tomirnetic drug administration that may be related to stress (4. 23). Physical activity is a well-known cause of increased serum CPK activity (24). However, very strenuous activity (e.g. crew racing or marathon running) is generally required to produce increases, except in a small percentage of so-called enzyme-labile subjects who have large increases in serum CPK activity with relatively slight motor activity (24). A variety of indirect evidence summarized elsewhere (25) suggests that increased motor activity is not a sufficient explanation of the increased serum CPK levels in most psychotic patients. We have recently found that exhausting isometric exercise does not produce increases in serum CPK levels in psychiatric patients that exceed those present during other phases of hospitalization (26). Although Foster and Kupfer (8) reported correlations between serum CPK levels during certain periods of the day and non-dominant-arm motor activity monitored by telemetry. and we have found that nurses’ ratings of motor activity and CPK activity are significantly correlated (5). this does not prove causality. In some patients, both motor activity and serum CPK activity could be the consequence ofa basic neurochemical abnormality in psychosis. e.g. increased dopaminergic activity. Sleep disturbance in psychotic patients, particulanly non-REM sleep time, is negatively correlated with serum CPK levels (27) and may be another cxample ofa central nervous system function that correlates with serum CPK levels without requiring a causal relationship. In normal volunteers, sleep deprivation for 48 hours can produce modest increases in serum CPK activity (28). ,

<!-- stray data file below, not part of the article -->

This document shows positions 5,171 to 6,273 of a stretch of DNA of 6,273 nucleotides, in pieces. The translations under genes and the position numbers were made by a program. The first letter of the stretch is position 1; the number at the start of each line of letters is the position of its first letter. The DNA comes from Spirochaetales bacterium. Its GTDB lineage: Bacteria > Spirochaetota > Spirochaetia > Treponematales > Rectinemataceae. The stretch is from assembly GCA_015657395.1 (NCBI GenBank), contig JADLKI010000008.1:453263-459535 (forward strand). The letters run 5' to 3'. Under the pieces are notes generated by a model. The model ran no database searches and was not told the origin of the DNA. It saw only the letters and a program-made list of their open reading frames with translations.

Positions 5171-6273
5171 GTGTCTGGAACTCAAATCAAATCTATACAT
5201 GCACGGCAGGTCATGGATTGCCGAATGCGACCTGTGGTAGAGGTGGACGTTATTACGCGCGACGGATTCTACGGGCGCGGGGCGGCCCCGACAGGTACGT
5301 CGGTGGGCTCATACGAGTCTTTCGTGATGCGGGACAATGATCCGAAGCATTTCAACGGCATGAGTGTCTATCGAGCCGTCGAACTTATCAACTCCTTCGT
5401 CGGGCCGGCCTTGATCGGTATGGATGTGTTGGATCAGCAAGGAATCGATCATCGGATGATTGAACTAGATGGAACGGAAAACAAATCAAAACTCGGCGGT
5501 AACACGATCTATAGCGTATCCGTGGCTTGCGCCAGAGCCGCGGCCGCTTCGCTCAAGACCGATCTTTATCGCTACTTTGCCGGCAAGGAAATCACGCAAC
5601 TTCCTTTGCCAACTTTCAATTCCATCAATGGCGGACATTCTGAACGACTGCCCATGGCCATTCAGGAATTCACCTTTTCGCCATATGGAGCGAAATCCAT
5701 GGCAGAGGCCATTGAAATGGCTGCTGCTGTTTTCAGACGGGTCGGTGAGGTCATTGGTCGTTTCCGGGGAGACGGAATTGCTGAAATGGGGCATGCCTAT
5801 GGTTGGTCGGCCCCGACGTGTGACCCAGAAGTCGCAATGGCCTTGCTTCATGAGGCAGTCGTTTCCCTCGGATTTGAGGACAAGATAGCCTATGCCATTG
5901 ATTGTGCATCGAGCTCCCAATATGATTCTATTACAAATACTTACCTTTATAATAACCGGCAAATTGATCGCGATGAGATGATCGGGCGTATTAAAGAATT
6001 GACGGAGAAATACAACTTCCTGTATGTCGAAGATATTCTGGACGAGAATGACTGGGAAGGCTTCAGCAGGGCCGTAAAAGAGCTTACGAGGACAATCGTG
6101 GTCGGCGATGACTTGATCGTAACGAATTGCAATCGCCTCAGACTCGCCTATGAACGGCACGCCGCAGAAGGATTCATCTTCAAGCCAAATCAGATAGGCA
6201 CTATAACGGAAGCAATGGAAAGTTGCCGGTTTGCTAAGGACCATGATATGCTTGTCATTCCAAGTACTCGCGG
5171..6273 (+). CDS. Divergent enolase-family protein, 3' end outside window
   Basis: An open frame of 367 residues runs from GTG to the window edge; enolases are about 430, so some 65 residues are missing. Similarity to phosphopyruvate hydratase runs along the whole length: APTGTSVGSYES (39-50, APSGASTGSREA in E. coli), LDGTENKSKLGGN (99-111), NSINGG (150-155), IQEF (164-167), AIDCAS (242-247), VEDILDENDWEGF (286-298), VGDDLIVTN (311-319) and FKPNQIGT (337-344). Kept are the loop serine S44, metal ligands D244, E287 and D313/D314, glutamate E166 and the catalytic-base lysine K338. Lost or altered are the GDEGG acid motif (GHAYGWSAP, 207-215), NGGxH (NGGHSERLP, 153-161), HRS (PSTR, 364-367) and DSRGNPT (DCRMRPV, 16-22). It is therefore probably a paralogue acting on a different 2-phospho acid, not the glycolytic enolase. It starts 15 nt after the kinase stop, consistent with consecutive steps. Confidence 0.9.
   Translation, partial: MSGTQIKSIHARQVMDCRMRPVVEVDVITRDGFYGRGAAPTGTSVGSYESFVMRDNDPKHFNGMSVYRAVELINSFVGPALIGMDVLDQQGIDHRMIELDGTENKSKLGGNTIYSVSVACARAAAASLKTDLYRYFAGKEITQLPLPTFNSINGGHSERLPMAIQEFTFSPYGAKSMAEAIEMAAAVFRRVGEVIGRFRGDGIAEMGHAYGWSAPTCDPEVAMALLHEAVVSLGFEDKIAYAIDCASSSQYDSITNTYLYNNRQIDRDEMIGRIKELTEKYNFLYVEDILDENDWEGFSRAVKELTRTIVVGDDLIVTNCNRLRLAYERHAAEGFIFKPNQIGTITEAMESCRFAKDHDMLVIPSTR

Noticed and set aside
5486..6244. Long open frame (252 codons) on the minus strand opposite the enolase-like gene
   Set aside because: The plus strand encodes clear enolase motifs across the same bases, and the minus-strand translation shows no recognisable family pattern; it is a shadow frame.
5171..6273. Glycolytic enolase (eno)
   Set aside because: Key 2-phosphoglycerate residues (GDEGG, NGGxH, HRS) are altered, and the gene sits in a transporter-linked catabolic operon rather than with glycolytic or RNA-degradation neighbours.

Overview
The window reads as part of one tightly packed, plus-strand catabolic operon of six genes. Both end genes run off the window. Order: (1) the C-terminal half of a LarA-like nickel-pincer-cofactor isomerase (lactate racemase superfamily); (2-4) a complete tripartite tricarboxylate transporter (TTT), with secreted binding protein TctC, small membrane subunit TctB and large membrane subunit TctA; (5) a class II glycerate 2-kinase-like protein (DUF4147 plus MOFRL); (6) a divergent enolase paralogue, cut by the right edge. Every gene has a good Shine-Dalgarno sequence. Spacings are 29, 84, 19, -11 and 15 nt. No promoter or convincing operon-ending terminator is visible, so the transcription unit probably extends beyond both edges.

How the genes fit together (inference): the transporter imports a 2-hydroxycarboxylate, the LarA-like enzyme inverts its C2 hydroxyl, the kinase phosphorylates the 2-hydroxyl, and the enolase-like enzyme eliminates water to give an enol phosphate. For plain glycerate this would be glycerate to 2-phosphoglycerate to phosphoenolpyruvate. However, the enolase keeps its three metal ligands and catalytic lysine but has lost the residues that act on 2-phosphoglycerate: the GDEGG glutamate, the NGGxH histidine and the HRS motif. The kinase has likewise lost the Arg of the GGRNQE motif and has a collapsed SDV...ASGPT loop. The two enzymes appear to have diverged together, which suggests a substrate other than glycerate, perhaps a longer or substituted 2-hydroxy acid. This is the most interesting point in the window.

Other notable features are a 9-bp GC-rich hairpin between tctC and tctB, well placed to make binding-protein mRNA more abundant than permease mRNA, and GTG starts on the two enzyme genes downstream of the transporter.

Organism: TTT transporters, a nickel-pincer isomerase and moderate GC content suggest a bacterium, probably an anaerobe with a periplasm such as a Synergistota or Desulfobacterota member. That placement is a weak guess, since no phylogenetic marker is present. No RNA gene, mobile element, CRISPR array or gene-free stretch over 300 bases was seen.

My colleagues (Glenn Lucht and Pamela Holy) and I have studied the clinical characteristics of psychotic patients with and without increased serum CPK activity at admission or at any time during hospitalization to identify the factors that correlate with and perhaps contribute to the increases (5). Such analyses are critical in biologic investigations ofthis type because of the high likelihood of heterogeneity in the schizophrenic syndrome and because the biologic characteristic umden study may be a state-dependent variable rather than a stable trait. This would mean that the clinical state of the patient at the time(s) of study would exert an important influence on the presence ofthe biochemical abnormality. I will summarize only our major findings here. The time of onset of psychotic symptoms was significantly related to the presence or absence of increased serum CPK activity. Increased serum CPK activity at admission was significantly more frequent in patients who had had gross psychotic symptoms for less than I week (54 of92 patients. or 58.7%) than in patients who
had had symptoms for more than 1 week (34 of 95 patients. or 35.8%) (x28.94S p